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General Chemistry/Redox Reactions/Oxidation and Reduction equations

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Redox reactions are chemical reactions in which elements are oxidized and reduced.

Specifically, at the most basic level one element gets oxidized by losing, or donating, electrons to the oxidizing agent. In doing so, the oxidizing agent gets reduced by accepting the electrons lost, or donated, by the reducing agent (i.e. the element getting oxidized).

If it seems as though there are two separate things going on here, you are correct: redox reactions can be split into two half-reactions, one dealing with oxidation, the other, reduction.


Oil Rig

Oxidation Is Loss. Reduction Is Gain



Loose Electrons Oxidation. Gain Electrons Reduction


  This is the complete reaction. Iron is oxidized, thus it is the reducing agent. Copper is reduced, making it the oxidizing agent.
  This is the oxidation half-reaction.
  This is the reduction half-reaction.

When the two half-reactions are summed, the result is:

Helpful Hint!
If you cancel out the electrons on both sides, you get the original equation.

Balancing Redox EquationsEdit

In a redox reaction, all electrons must cancel out. If you are adding two half-reactions with unequal numbers of electrons, then the equations must be multiplied by a common denominator. This process is similar to balancing regular equations, but now you are trying to balance the electrons between two half-reactions.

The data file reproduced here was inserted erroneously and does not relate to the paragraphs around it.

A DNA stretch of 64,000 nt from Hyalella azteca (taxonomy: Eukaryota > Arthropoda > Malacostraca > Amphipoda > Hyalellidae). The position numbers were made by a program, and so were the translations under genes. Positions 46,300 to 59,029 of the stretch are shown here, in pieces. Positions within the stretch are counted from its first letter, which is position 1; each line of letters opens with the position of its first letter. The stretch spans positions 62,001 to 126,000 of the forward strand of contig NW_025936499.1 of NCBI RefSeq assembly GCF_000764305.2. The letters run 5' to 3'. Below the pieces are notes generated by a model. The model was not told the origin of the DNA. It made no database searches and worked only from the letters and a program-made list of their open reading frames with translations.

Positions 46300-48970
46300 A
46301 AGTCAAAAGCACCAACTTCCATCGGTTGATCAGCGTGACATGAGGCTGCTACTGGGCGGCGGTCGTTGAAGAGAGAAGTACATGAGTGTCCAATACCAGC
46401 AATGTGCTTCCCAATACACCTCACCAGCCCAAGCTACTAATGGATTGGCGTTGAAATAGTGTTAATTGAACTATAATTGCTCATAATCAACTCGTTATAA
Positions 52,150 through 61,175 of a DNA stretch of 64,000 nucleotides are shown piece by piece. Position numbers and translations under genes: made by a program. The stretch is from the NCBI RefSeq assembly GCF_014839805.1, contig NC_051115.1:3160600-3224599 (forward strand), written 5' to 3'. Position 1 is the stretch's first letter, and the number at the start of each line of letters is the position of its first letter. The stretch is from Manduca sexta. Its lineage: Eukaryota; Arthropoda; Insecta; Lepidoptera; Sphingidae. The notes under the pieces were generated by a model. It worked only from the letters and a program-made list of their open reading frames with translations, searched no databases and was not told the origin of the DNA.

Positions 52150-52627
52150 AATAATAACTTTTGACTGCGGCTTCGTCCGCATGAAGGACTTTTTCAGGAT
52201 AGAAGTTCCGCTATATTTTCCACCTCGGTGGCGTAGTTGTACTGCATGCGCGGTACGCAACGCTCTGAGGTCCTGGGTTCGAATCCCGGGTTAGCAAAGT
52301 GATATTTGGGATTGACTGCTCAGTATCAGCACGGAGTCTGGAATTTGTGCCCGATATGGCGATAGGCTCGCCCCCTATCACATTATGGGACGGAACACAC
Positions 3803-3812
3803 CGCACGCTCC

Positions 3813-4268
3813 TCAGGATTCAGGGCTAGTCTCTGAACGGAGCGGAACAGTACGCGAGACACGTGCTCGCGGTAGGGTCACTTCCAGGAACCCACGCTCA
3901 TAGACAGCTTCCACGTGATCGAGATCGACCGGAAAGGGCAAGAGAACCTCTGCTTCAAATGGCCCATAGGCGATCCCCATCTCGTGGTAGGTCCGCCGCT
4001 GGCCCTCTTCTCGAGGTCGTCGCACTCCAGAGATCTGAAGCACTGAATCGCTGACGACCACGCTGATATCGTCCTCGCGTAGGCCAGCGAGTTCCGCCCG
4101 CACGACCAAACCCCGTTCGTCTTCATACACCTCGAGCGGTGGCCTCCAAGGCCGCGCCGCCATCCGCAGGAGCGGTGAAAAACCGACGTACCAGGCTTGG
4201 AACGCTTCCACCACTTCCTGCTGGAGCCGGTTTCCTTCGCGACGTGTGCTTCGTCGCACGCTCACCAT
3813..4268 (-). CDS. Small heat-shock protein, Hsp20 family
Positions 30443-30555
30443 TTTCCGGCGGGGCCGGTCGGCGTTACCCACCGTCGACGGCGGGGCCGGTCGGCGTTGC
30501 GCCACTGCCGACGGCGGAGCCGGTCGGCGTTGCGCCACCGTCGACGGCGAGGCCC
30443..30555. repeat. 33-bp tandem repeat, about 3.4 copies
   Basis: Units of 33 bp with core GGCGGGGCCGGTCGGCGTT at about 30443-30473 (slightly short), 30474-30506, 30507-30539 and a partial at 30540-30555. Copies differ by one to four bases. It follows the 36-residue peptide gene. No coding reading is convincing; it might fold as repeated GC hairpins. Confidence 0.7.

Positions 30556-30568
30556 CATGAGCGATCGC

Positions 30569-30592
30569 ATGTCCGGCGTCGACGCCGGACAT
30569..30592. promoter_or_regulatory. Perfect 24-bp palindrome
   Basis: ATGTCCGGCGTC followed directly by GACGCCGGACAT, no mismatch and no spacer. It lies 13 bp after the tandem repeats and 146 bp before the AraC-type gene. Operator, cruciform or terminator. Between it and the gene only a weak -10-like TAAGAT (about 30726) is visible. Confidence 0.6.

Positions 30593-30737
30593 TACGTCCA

The electrons don't completely cancel out. There is one electron more on the left. However, if you double all terms in the first half-reaction, then add it to the second half-reaction, the electrons will cancel out completely. That means the half-reactions for this redox reaction are actually:


Balancing Redox Equations in an Acidic or Basic SolutionEdit

If a reaction occurs in an acidic or basic environment, the redox equation is balanced as follows:

  1. Write the oxidation and reduction half reactions, but with the whole compound, not just the element that is reduced/oxidized.
  2. Balance both reactions for all elements except oxygen and hydrogen.
  3. If the oxygen atoms are not balanced in either reaction, add water molecules to the side missing the oxygen.
  4. If the hydrogen atoms are not balanced, add hydrogen ions until the hydrogen atoms are balanced.
  5. Multiply the half reactions by the appropriate number (so that they have equal numbers of electrons).
  6. Add the two equations to cancel out the electrons, as in the previous method, and the equation is balanced!

If the reaction occurs in a basic environment, proceed as if it is in an acid environment, but, after step 4, for each hydrogen ion added, add a hydroxide ion to both sides of the equation. Then, combine the hydroxide ions and hydrogen ions to form water. Then, cancel all the water molecules that appear on both sides.